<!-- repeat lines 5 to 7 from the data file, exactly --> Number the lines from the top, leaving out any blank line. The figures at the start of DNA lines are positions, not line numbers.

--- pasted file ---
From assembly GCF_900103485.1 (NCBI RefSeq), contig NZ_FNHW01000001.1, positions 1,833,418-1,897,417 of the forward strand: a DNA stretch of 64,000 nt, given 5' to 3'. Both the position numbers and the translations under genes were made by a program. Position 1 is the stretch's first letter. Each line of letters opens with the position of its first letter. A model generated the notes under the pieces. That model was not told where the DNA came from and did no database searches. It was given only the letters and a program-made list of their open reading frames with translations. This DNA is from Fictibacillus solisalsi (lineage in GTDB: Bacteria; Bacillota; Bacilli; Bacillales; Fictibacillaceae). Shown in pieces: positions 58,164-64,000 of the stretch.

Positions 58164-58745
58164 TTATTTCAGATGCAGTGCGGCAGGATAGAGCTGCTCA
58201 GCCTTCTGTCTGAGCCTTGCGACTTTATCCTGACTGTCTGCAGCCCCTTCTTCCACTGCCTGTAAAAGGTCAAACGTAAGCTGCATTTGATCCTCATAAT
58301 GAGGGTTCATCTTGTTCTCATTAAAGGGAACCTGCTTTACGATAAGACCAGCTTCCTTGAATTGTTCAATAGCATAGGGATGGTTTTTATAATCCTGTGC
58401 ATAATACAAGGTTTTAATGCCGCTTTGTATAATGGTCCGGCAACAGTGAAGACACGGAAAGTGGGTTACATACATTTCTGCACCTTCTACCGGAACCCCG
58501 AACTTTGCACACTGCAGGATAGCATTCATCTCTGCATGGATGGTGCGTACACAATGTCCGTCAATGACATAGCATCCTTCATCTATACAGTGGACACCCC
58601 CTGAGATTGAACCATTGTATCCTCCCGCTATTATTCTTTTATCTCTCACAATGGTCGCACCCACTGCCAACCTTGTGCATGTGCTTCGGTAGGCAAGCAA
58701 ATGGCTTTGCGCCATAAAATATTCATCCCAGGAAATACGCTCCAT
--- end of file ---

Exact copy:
58301 GAGGGTTCATCTTGTTCTCATTAAAGGGAACCTGCTTTACGATAAGACCAGCTTCCTTGAATTGTTCAATAGCATAGGGATGGTTTTTATAATCCTGTGC
58401 ATAATACAAGGTTTTAATGCCGCTTTGTATAATGGTCCGGCAACAGTGAAGACACGGAAAGTGGGTTACATACATTTCTGCACCTTCTACCGGAACCCCG
58501 AACTTTGCACACTGCAGGATAGCATTCATCTCTGCATGGATGGTGCGTACACAATGTCCGTCAATGACATAGCATCCTTCATCTATACAGTGGACACCCC